• How Do You Prove Your Case?

    To support a Labor Law § 240(1) claim, you must show you were engaged in a covered activity (as discussed above). You must also establish:

    • Your injury flowed directly from the forces of gravity - This is proof that your injury directly resulted from a risk created by a "physically significant elevation differential." These cases generally fall into one of two categories:
      • Falls to a lower level (fractures and crush-type injuries)
      • Strikes from falling objects (even if the object falls from a base located on the same level).
    • Breach of the statute – You must show that, even though there was the risk of an elevation-related injury, the owner, contractor or agent failed to provide:
      • Any safety devices
      • Safety devices that would provide adequate protection
      • Safety devices that worked properly and did not fail when needed.
        • Safety devices include scaffolding, hoists, stays, ladders, slings, hangers, blocks, pulleys, braces, irons, ropes and other devices.
    • Proximate cause – You do not need to show that the owner, contractor or agent was the sole cause of your injury. Instead, you must show the party was a cause. However, if the evidence shows you were the sole cause, you may be barred from a recovery.
    • Damages – You must only show that you suffered some injury or damages due to the owner’s, contractor’s or agent’s breach of the law.
  • What Can You Recover?

    In a Labor Law § 240(1) claim, you can seek these past and future damages:

    • Medical, hospital and rehabilitative services (including speech therapy, occupational therapy and physical therapy)
    • Loss or impairment of income and fringe benefits (including health insurance and retirement benefits)
    • Pain and suffering (including loss of enjoyment of life)

Labor Law § 240(2)

  • Are You Protected?

    If you were performing a covered activity, you are a worker protected under this law. See the "Are You Protected" section for Labor Law § 240(1).

  • Who Can You Sue?

    The same owners, contractors or agents you could sue under Labor Law § 240(1), you can sue under this law based on an injury caused by the failure to provide proper scaffolding equipment. This is why this law is often referred to as "The New York Scaffold Law." Please see the "Who Can You Sue?" section for Labor Law § 240(1) for more information.

  • How Do You Prove Your Case?

    This is the big difference between a claim brought under this law and one brought under Labor Law § 240(1). Under this law, you must show:

    • Work on scaffolding You were working on scaffolding or staging that was more than 20 feet above ground.
    • Breach of the statute – The owner, contractor or agent failed to provide safety rails of suitable material that were properly attached at least 34 inches above the floor of the scaffold along the outside edge, which Labor Law § 240 (2) requires. In other words, you must show:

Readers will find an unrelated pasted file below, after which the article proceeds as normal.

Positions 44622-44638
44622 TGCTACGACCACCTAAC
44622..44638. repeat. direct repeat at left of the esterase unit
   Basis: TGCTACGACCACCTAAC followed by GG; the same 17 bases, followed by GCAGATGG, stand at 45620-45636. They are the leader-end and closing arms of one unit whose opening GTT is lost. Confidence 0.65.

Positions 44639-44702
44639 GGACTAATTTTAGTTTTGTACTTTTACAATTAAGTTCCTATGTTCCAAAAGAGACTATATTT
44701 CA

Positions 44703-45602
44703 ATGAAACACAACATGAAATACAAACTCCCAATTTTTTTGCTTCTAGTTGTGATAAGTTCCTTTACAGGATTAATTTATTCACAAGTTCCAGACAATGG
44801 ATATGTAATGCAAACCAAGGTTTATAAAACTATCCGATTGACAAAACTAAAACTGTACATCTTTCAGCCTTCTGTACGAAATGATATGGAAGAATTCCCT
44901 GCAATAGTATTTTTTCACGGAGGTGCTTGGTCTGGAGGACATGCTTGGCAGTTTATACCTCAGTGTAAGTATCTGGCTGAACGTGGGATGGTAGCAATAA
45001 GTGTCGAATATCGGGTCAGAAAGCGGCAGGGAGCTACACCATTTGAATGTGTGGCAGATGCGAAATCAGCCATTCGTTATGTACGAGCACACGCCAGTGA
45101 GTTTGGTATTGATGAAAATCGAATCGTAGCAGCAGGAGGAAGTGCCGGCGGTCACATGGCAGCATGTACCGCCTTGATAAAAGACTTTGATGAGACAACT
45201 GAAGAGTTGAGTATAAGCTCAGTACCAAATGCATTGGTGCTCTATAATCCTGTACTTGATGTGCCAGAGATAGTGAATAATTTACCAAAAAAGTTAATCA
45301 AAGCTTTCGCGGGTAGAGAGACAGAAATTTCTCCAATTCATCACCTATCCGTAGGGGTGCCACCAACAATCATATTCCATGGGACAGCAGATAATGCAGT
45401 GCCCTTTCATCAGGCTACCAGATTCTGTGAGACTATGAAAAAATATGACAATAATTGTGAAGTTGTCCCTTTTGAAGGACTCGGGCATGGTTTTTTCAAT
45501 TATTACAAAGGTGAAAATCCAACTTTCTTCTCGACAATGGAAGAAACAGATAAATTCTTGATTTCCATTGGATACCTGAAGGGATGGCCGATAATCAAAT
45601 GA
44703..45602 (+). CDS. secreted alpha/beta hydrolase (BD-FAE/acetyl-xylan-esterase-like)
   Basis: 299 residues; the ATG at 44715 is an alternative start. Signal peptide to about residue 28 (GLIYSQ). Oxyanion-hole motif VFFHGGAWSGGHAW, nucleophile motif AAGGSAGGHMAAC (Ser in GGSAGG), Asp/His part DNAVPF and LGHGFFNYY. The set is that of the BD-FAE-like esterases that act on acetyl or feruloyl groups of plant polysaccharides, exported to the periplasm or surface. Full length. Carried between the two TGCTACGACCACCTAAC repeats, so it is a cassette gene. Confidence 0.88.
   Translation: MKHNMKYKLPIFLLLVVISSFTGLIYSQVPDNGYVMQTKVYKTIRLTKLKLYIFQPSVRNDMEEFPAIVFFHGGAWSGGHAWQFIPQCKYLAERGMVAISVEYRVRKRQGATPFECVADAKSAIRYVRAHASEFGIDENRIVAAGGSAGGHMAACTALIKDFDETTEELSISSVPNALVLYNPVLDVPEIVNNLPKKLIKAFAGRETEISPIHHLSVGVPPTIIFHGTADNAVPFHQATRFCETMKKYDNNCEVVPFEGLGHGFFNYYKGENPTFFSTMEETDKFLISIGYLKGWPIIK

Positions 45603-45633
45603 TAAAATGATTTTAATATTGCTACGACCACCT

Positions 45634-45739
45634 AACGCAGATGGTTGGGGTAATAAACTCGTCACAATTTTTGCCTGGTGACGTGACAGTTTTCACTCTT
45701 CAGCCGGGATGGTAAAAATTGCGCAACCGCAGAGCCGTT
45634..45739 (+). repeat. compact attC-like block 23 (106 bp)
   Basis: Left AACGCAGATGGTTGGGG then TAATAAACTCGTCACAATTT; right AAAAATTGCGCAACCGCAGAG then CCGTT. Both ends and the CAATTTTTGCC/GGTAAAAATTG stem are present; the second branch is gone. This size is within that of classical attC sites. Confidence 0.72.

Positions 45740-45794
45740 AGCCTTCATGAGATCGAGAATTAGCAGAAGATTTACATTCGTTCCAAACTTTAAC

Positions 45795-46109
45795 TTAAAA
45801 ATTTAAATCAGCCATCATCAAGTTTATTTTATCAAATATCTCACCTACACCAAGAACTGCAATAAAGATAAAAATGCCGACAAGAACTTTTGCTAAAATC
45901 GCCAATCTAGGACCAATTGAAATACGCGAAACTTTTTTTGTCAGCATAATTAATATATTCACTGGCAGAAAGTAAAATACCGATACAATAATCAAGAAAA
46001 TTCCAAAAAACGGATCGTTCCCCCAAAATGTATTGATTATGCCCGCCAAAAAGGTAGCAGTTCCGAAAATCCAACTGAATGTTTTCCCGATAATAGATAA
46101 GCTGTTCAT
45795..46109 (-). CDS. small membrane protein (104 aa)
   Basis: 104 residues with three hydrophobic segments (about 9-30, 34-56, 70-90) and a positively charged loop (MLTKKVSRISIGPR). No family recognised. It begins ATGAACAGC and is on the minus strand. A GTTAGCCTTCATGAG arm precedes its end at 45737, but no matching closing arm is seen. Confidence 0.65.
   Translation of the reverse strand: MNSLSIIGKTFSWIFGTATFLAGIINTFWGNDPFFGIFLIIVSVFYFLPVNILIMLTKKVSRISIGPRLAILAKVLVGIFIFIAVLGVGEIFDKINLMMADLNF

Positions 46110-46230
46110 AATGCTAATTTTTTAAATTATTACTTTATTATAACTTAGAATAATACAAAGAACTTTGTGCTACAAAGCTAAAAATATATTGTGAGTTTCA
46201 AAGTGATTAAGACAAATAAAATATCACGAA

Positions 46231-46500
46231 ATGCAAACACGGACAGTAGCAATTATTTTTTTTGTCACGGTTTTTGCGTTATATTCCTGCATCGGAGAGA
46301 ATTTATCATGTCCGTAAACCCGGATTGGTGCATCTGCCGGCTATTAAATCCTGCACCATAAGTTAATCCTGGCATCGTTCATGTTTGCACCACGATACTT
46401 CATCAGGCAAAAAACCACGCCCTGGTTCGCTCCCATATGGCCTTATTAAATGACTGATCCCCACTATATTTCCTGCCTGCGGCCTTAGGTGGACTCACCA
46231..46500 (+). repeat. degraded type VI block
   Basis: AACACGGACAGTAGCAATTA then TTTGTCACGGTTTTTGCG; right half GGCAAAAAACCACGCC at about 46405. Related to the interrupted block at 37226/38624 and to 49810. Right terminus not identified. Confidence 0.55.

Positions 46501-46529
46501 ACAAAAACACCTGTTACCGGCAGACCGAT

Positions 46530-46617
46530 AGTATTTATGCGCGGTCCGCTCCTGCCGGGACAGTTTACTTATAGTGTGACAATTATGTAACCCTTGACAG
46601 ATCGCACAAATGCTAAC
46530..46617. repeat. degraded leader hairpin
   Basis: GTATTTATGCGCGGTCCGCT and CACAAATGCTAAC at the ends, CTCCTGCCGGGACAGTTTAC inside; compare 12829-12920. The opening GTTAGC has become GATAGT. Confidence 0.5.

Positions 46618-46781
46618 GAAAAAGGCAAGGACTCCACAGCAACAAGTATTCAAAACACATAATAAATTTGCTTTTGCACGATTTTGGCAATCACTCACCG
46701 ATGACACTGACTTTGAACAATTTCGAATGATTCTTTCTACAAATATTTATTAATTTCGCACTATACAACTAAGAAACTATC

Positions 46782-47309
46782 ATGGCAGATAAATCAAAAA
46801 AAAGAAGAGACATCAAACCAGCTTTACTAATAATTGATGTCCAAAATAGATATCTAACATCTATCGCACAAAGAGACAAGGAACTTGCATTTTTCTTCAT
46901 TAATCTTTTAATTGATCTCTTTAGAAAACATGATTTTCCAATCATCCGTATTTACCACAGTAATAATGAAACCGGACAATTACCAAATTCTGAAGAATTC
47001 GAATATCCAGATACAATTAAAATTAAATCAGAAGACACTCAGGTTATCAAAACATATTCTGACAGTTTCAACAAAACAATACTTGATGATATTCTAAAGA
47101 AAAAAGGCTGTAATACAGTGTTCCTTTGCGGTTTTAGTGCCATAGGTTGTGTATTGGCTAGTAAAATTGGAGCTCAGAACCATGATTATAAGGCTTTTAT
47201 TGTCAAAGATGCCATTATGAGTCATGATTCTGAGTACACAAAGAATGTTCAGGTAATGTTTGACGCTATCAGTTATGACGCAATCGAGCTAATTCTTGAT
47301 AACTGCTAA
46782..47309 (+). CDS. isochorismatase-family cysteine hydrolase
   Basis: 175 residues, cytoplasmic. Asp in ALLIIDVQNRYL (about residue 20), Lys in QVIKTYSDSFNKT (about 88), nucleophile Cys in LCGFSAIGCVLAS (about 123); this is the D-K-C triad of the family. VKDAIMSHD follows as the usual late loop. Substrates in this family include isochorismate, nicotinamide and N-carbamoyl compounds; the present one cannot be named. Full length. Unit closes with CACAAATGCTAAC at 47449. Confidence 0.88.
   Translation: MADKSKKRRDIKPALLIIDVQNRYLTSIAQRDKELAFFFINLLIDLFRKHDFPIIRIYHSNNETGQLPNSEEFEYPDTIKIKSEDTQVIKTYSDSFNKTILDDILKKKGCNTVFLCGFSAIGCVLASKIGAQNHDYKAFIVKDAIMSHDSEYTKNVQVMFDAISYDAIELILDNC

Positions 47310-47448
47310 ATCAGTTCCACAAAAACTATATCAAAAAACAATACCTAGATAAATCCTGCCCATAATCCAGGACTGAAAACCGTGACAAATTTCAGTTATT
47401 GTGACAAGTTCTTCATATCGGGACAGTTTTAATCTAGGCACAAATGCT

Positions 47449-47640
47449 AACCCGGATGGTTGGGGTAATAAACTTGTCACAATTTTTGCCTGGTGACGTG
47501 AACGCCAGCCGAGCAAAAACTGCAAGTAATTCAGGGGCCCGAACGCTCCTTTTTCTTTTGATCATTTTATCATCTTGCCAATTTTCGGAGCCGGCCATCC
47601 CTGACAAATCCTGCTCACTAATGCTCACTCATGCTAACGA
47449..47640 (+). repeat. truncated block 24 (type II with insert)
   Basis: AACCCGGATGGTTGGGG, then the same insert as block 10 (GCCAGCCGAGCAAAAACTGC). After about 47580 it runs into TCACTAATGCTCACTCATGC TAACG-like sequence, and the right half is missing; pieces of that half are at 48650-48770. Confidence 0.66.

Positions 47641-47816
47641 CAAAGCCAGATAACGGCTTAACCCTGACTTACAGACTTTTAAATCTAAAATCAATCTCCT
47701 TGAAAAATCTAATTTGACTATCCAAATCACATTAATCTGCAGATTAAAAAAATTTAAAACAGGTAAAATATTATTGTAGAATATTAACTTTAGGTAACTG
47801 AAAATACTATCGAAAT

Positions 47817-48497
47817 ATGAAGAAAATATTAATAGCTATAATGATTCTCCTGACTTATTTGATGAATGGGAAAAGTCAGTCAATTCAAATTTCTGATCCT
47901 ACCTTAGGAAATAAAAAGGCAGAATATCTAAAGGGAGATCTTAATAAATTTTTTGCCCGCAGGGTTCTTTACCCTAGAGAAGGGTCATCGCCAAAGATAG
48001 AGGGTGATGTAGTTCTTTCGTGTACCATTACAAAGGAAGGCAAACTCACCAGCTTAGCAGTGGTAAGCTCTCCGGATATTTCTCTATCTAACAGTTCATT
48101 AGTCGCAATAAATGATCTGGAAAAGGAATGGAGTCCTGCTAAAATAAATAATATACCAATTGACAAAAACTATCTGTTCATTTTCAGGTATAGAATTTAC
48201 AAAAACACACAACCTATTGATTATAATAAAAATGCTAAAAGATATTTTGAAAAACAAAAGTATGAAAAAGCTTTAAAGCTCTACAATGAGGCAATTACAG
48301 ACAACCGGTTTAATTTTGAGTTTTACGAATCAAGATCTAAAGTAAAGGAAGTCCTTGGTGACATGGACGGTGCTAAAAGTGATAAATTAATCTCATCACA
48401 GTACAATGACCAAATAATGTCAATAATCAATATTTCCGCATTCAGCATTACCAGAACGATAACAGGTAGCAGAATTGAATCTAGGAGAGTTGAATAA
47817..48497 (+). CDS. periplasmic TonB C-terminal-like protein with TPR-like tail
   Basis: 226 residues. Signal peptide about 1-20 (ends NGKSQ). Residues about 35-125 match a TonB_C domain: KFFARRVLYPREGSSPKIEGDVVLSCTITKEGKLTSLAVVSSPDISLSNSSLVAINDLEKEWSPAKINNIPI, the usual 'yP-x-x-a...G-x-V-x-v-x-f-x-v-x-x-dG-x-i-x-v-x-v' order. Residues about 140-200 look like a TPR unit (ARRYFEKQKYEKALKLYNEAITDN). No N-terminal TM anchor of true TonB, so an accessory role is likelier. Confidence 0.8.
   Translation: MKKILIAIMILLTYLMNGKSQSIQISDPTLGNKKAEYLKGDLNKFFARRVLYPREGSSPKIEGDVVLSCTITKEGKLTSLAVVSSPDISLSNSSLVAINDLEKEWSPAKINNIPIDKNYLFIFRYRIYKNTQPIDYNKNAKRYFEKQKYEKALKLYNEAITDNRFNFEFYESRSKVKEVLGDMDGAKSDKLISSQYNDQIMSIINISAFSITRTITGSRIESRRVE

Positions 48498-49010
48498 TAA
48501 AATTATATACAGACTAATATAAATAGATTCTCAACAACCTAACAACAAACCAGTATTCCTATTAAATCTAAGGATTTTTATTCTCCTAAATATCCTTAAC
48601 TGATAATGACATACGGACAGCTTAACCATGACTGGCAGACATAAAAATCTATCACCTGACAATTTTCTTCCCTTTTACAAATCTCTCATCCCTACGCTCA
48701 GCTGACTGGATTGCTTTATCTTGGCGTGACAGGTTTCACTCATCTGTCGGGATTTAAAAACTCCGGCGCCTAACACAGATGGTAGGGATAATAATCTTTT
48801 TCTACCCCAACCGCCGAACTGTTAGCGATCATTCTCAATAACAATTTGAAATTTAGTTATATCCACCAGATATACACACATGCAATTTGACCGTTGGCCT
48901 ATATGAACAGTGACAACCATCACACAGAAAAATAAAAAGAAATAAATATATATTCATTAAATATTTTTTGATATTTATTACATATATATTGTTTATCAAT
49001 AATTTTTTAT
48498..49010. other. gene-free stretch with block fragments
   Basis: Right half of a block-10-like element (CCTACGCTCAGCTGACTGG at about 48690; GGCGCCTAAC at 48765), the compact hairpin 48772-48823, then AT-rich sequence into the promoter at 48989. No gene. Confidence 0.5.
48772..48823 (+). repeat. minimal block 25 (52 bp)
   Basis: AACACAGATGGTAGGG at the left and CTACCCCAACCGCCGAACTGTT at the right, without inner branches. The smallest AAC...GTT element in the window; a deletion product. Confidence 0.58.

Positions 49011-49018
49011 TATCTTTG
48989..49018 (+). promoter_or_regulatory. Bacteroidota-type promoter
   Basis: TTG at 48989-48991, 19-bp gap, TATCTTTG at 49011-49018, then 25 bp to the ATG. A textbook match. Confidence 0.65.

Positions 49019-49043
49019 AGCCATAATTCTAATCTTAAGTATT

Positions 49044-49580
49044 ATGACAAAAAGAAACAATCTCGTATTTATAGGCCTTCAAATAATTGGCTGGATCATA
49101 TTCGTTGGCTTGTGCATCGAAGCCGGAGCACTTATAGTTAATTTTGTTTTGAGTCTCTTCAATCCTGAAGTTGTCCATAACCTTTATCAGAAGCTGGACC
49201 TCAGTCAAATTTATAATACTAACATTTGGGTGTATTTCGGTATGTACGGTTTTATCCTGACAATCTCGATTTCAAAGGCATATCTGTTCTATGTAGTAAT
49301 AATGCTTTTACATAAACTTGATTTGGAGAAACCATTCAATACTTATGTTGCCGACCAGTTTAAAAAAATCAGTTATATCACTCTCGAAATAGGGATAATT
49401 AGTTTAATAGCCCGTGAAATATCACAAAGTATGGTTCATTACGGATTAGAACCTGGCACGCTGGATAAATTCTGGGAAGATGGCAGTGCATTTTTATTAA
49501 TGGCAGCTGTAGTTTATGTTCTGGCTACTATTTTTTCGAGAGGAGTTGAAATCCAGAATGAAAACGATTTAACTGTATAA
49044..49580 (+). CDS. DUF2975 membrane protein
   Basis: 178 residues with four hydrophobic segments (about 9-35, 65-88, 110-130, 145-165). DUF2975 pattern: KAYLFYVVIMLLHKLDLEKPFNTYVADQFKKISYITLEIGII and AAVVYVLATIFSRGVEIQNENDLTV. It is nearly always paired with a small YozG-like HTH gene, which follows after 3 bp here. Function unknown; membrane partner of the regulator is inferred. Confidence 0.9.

• There was no railing
      • The railing was not properly affixed
      • The railing was too low
      • The railing did not run the entire length of the scaffolding’s outside portion.
    • Proximate cause – Your injury was caused by a fall from the elevated work platform due to the lack of a railing or due to a railing that failed to meet the statute’s requirements.
  • What Can You Recover?

Labor Law § 241(1-5)

  • Are You Protected?

    To be protected under this statute, you must have been engaged in the construction or demolition of a building or involved in excavation at a construction site.

  • Who Can You Sue?

    You can sue the construction site owner, contractor or their agents.

    A party cannot avoid liability by claiming the building was not a one-to-two family home and owned by one who did not direct or control the work, or that the party was an architect or engineer who did not direct or control the work.

    In other words, the statutory defenses that can be used in a Labor Law § 240 claim cannot be used to defend against a claim brought under this statute.

  • How Do You Prove Your Case?

    Proving a case depends on which Labor Law § 241 subdivision is involved. The proof may be:

    • § 241(1) – Floors were not filled in as the building progressed.
    • § 241(2) – Underflooring was not laid on each story as the building progressed.
    • § 241(3) – The floor two stories immediately below where you were working was not planked over.
    • § 241(4) – If the floor beams were iron or steel, the entire tier of iron or steel beams on which the structural iron or steel work was being erected was not planked over.
    • § 241(5) – If elevators for hoisting equipment were used to lift material, the shafts or openings on each floor were not totally enclosed or fenced on all sides.